To answer the question, "How much do women make compared to men?" it's helpful to know which industries are the best and worst for pay inequality. Here are some findings from the U.S. Census Bureau. We list the industries along with estimated women's earnings as a percentage of men's:

Industries with the Widest Wage Gaps

  • finance and insurance – 59.9%

  • agriculture, forestry, and fishing – 64%

  • professional, scientific and technical services – 64.2%

  • healthcare and social assistance – 69.6%

Industries with the Narrowest Wage Gaps

  • construction – 89.7%

  • real estate, rental, and leasing – 87.5%

  • educational services – 84.6%

  • mining, quarrying, and oil and gas extraction – 81.2%

Gender Pay Gap USA Laws, Legislation and Women’s Celebrations

Since the Lilly Ledbetter Fair Pay Act in 2009, there has been significant progress to help advance racial and gender equity. The Paycheck Fairness Act passed the U.S. House in 2021 and updated and reinforced the Equal Pay Act of 1963 by providing extra protection against pay discrimination. In addition, the Raise the Wage Act introduced in 2021 will gradually raise the federal minimum wage to $15 an hour by 2025. The Economic Policy Institute projects that approximately six in ten workers who will get a raise are women.

As of 2022, most states have specific equal pay laws in effect, although all 49 states and the District of Columbia must abide by the Equal Pay Act of 1963. However, more sophisticated statutes have also been adopted in numerous states. The Pay Transparency Law requires employers to disclose salary ranges in their job postings to combat the gender pay gap and other wage discrimination. Similarly, more than 25 states ban employers from requiring job applicants to disclose their previous salary.

In an effort to raise public awareness about gender-based disparities, "Equal Pay Day" was established in 1996. The day it falls on is calculated by using gender pay gap statistics. The percentage of the wage gap translates into days of the year, thus showing how far into the year women must work to earn what men earned in the previous year.

Women's Equality Day is celebrated annually on August 26th. Congress designated this date in 1973 to commemorate the 1920 certification of the 19th Amendment to the Constitution, which gave women the right to vote. It marks American women's advancements toward gender equality and exists as a reminder of the challenges overcome by women throughout history. More and more employers now recognize women on this symbolic day, often by sending out a 'thank-you' card or email or organizing a happy hour or half-day off work.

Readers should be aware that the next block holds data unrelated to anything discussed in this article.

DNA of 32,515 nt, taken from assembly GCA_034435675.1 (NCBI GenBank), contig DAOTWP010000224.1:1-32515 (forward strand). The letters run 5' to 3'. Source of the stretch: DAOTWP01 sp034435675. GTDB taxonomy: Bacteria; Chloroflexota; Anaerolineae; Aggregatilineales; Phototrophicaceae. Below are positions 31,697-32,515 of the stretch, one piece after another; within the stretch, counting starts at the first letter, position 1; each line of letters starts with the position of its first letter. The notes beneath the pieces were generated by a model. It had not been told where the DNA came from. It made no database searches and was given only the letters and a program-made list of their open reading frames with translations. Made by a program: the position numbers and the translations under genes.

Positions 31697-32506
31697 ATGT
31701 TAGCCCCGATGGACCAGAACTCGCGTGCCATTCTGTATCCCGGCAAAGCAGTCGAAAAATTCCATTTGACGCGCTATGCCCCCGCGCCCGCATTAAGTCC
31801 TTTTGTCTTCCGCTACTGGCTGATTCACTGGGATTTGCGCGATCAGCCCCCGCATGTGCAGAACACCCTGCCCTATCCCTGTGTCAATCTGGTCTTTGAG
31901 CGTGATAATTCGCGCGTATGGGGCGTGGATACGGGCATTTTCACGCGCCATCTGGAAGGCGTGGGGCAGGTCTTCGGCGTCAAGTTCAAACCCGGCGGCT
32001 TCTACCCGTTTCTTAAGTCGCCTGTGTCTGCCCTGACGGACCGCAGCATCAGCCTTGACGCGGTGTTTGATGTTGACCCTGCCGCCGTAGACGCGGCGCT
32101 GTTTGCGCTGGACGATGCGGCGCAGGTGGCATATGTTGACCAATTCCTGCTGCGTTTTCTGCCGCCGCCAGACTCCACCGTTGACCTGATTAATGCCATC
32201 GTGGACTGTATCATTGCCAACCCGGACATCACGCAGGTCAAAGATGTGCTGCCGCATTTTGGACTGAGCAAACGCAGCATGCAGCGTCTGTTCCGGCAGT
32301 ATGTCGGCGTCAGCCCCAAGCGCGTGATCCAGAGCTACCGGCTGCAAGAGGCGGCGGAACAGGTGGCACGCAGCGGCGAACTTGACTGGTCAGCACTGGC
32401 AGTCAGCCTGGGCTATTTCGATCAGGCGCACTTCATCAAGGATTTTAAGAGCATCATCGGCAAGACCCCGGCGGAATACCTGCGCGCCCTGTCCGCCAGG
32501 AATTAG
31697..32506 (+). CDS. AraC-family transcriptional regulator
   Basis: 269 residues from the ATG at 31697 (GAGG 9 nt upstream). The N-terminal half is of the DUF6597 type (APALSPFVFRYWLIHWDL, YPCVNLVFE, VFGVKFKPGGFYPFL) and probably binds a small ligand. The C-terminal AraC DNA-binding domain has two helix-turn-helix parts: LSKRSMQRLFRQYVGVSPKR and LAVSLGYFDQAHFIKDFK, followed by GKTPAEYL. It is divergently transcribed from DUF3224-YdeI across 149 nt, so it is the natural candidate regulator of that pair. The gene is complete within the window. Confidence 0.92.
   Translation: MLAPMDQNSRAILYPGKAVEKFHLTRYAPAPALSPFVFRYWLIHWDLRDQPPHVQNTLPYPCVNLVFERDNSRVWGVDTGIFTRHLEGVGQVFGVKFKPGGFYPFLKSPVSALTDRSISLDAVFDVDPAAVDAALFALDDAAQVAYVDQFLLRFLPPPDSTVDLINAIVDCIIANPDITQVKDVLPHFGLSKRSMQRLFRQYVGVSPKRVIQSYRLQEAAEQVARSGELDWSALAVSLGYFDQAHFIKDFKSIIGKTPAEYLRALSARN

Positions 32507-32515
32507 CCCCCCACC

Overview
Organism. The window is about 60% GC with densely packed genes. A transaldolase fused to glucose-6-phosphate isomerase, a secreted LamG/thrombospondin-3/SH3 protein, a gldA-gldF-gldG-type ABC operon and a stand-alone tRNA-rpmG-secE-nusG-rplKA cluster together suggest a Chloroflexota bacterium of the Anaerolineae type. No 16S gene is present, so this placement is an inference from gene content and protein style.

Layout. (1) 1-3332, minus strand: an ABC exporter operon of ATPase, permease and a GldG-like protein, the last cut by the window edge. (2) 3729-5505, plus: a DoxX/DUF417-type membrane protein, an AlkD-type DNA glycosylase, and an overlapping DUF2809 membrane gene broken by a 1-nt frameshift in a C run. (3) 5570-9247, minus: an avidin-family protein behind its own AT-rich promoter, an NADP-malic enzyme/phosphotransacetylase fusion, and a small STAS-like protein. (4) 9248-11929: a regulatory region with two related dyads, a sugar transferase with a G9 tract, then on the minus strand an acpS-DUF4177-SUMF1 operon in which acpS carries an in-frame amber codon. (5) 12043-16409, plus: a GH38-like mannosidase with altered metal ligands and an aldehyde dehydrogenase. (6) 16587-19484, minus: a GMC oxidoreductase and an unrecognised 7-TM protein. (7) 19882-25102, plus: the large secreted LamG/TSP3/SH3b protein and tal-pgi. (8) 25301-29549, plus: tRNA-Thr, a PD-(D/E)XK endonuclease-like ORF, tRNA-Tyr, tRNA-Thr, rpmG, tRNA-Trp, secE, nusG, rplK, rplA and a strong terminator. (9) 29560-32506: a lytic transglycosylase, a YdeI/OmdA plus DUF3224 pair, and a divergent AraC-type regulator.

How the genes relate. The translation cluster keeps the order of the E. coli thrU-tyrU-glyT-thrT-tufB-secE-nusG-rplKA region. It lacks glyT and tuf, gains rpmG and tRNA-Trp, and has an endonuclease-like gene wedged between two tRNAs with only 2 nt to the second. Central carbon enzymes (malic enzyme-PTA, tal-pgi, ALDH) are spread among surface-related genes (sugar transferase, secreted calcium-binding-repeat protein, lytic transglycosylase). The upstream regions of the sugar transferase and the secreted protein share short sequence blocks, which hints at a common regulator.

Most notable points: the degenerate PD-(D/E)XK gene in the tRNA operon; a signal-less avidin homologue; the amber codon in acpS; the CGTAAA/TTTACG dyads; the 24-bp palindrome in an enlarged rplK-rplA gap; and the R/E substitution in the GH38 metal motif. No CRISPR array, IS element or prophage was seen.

What to Do If You Suspect Pay Discrimination at Your Work

If you feel you are a victim of unfair pay based on your gender, there are several steps you can take to protect your rights and address the gender pay gap in a positive but assertive way.

  • Do your research: before bringing the issue to your employer's attention, find out if your state has any other equal pay laws outside of the two federal laws – the Civil Rights Act of 1964 and the Equal Pay Act of 1963. For more information on your legal rights, go to a federal agency such as theU.S. Equal Opportunity Commission(EEOC) website or your state enforcement agency. You should also refer to your employee handbook to see what policies might be in place to protect you.

  • Write it down: record the unfair pay practices you suspect are taking place. Keep copies of your pay stubs and any wage-related information.

  • Speak up: your boss or supervisor may not be aware of the pay disparity, so schedule a meeting to present the facts and discuss your concerns. If this doesn't work, you may need to speak directly with the human resources department, which may have access to more helpful resources.

  • Find legal help: you can go to your local bar association or legal aid organization to find an employment discrimination Or you can find a legal referral through national groups, such as the National Employment Lawyers Organization. Check with your state and federal laws first to determine the time limits for filing a legal claim.

How Can Women Help to Close the Gender Wage Gap?

Standing up for what you believe in can be difficult, but it's necessary and liberating. To address pay inequality, there are ways for women to take matters into their own hands. Women can start by researching salary figures and talking to decision-makers in their industry. This can give them the knowledge and confidence to ask for a raise or a promotion. Or, if they're looking to switch careers, they'll have the tools and resources to ask for what they are worth.

Initiating a women's group in the workplace can effectively bring women together to address the gender wage gap. It can provide mentoring, professional development events, and opportunities to share experiences and challenges. Women can also join advocacy groups to help support existing laws against gender pay discrimination. No matter the strategy, women have the power to change the future and raise the bar in today's workplace.

Find a Job That Pays What You Deserve

The first step in helping to close the gender wage gap is knowledge. Now that you're equipped with the facts, you have more power when negotiating a higher salary. If you've decided to move on and are looking for a career that will pay you what you're worth, we can help. Join Monster for free today. As a member, you'll receive expert career advice, and job leads to help you climb the career ladder to success.

This article is not intended as a substitute for professional legal advice. Always seek the professional advice of an attorney regarding any legal questions you may have.

Contact Georgia Lee Arts at or if you would like to know more about building confidence and labor market information, pay scales, evaluating job offers, and so you can position yourself to ask for your value.